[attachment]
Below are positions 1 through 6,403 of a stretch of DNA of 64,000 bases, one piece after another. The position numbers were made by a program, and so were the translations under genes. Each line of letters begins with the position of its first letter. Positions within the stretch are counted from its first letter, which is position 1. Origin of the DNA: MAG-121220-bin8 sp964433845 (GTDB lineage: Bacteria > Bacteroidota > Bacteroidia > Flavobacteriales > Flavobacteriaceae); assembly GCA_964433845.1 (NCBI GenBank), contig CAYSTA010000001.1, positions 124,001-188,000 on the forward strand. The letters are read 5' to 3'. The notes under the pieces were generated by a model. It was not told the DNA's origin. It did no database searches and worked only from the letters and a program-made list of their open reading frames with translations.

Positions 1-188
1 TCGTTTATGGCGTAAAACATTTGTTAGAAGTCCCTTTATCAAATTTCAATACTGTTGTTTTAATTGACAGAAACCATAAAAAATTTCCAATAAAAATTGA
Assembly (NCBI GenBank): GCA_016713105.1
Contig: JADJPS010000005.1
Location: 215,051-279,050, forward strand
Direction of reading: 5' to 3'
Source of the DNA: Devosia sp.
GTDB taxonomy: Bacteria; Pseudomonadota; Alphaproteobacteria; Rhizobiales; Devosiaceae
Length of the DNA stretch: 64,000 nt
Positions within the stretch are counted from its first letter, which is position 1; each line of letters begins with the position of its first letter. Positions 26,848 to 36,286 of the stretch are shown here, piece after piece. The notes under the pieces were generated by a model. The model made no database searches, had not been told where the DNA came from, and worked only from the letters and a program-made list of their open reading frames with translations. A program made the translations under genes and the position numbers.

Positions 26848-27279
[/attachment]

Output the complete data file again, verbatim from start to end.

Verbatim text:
Below are positions 1 through 6,403 of a stretch of DNA of 64,000 bases, one piece after another. The position numbers were made by a program, and so were the translations under genes. Each line of letters begins with the position of its first letter. Positions within the stretch are counted from its first letter, which is position 1. Origin of the DNA: MAG-121220-bin8 sp964433845 (GTDB lineage: Bacteria > Bacteroidota > Bacteroidia > Flavobacteriales > Flavobacteriaceae); assembly GCA_964433845.1 (NCBI GenBank), contig CAYSTA010000001.1, positions 124,001-188,000 on the forward strand. The letters are read 5' to 3'. The notes under the pieces were generated by a model. It was not told the DNA's origin. It did no database searches and worked only from the letters and a program-made list of their open reading frames with translations.

Positions 1-188
1 TCGTTTATGGCGTAAAACATTTGTTAGAAGTCCCTTTATCAAATTTCAATACTGTTGTTTTAATTGACAGAAACCATAAAAAATTTCCAATAAAAATTGA
Assembly (NCBI GenBank): GCA_016713105.1
Contig: JADJPS010000005.1
Location: 215,051-279,050, forward strand
Direction of reading: 5' to 3'
Source of the DNA: Devosia sp.
GTDB taxonomy: Bacteria; Pseudomonadota; Alphaproteobacteria; Rhizobiales; Devosiaceae
Length of the DNA stretch: 64,000 nt
Positions within the stretch are counted from its first letter, which is position 1; each line of letters begins with the position of its first letter. Positions 26,848 to 36,286 of the stretch are shown here, piece after piece. The notes under the pieces were generated by a model. The model made no database searches, had not been told where the DNA came from, and worked only from the letters and a program-made list of their open reading frames with translations. A program made the translations under genes and the position numbers.

Positions 26848-27279